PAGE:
Powerplays in hockey don’t just lend the team with the man advantage an extra skater. Powerplays also create opportunities for more passing, possession, and fluidity.
Friday night’s matchup between Boston College women’s hockey and Northeastern featured eight powerplays—five for the Huskies and three for the Eagles.
Although both teams had their chances to capitalize, they both failed to tally a single point, eight total times—not just on the man advantage, but throughout the whole 60 minutes of play.
“I thought our penalty kill was great,” BC head coach Katie Crowley said. “Obviously, with five penalties, that might be a season-high this year. I thought we were great in all facets of the game. Their power play is really, really good, and we were able to keep them off the board there.”
Despite holding off No. 7 Northeastern (20–2–1, 16–2–1 Hockey East) for the first 60 minutes, the Eagles (13–8–1, 11–6–0) came up short in a 1–0 overtime loss. BC dropped its first game of the new year after boasting a seven-game win streak heading into Friday’s contest. Its last loss came against Northeastern as well, on Nov. 12, 2022.
“I thought we played really well,” Crowley said. “It was probably one of the best games we played all year. Obviously, not happy with the loss but I thought our team played great.”
BC struggled to clear the puck out of their defensive zone in the first period, and the tension only heightened when Olivia O’Brien entered the box for hooking almost seven minutes into the frame.
Northeastern peppered Abigail Levy with shots until Cayla Barnes was able to skate the puck out of BC’s defensive zone for a new line to skate onto the ice. Abby Newhook helped kill off the penalty, and Hannah Bilka landed a shot on goal in the opposite direction.
The intensity continued with seven minutes of non-stoppage play. BC found more control in their defensive zone, filling out the circles and disrupting the flow of the Huskies’ passing.
“In our [defensive] zone, I thought we were really, really good,” Crowley said. “I thought our [defense] was quick to get to them when they had pucks entering the zone.”
With less than five minutes remaining in the period, BC had its first powerplay opportunity. The Eagles were unable to capitalize, but tested Northeastern goaltender Gwenthy Phillips through the final seconds.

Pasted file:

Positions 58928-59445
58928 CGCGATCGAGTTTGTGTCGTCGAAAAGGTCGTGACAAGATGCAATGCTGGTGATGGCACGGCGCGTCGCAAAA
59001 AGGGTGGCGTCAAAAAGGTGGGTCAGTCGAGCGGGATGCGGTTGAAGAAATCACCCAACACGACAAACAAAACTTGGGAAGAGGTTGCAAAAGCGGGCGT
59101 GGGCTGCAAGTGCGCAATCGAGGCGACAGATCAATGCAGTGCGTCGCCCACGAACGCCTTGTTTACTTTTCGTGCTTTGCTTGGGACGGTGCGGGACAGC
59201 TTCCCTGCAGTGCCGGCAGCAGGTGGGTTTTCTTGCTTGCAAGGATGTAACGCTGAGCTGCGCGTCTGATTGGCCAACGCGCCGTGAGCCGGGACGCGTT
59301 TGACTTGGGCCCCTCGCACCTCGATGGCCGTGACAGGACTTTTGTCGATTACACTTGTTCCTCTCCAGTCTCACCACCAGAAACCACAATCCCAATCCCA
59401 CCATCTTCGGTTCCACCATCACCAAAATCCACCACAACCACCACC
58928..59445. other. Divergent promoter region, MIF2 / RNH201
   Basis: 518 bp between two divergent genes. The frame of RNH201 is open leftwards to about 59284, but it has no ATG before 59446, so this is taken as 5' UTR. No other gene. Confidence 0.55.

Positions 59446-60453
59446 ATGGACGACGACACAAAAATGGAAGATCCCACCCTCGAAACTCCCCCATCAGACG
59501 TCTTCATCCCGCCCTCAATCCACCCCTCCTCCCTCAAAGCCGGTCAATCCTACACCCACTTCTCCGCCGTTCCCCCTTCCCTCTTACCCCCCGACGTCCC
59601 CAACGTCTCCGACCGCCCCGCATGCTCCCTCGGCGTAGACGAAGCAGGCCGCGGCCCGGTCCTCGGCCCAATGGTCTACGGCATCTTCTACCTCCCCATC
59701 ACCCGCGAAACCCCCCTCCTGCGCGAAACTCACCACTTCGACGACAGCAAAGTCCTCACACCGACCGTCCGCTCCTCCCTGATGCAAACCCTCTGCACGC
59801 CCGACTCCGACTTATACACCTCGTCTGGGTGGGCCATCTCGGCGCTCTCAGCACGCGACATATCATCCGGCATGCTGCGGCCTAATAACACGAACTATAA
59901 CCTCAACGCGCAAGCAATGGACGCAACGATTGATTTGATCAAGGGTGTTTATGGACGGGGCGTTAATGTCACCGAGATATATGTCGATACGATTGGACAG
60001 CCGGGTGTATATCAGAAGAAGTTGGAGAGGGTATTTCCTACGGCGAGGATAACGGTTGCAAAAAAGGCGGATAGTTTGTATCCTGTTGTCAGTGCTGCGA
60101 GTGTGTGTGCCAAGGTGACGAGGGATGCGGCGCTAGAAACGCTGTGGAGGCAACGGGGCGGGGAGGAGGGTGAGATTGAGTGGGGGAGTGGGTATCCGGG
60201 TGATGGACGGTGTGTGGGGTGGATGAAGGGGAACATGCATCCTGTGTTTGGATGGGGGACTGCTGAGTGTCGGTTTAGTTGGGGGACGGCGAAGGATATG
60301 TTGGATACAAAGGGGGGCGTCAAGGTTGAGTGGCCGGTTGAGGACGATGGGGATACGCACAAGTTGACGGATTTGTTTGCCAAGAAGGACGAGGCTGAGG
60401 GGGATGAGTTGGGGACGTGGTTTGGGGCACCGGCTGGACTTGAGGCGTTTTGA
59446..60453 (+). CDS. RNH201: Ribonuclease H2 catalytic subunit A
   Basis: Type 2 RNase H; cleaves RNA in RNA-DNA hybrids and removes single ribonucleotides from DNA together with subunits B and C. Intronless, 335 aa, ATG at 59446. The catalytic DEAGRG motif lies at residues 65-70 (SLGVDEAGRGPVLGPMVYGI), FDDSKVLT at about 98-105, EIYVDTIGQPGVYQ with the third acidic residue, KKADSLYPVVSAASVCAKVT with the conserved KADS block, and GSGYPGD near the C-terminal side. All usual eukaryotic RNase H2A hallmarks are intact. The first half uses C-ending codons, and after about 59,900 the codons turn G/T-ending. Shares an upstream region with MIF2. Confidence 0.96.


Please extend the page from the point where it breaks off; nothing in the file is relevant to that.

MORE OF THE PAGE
At the start of the second frame, BC turned the tide in its defensive zone, deflecting passes and maintaining consistent pressure on the Huskies.
But Sidney Fess went to the box for interference with just under seven minutes left to play in the period, giving Northeastern a second chance to change the scoreboard. Once again, Levy’s heroics in net prevailed.
After an extended stretch in the offensive zone, a Chloé Aurard slapshot traveled just past the right arm of Levy and off the pipe. The puck was cleared by Barnes, however, extinguishing the energy of the Huskies.
“We possessed when we needed to, we were patient, we were quick on the forecheck,” Crowley said. “I just thought overall we were really good.”
Newhook looked promising as she swept past defenders and released a shot from the rear end of the offensive zone, but it filtered into the pads of Phillips.
Lily Yovetich responded, firing off a pass from Maureen Murphy in the slot and hoping to give the Huskies a point, but the shot was quickly denied as Levy lunged across the crease while the clock drained.
A minor penalty against BC’s bench occurred just as the second frame came to an end, allowing the Huskies to open the third period with a powerplay opportunity, but the Eagles knocked it off.
Seven minutes later, Northeastern’s Skylar Irving failed to pot a wrap-around. Peyton Anderson then charged the net but was sent to the box for roughing, and BC’s second powerplay commenced.
The Huskies came out hot on their fourth powerplay in the seventh minute of the frame, but the Eagles held their opponents off.
Sidney Fess and Northeastern’s Murphy both entered the box for roughing, and the final minute of the period was played 4-on-4, but the game leaked into overtime nonetheless.
Nearly three minutes into overtime, a swift faceoff win by Alina Mueller sent a pass to Aurard, who triggered a shot that bounced off of Levy’s pads and into the net for the game-winning—and only—goal.
“Obviously, Abby played great back there,” Crowley said. “They did what we’ve asked them to do all year. They put it all together in every zone. I thought we were really, really good.”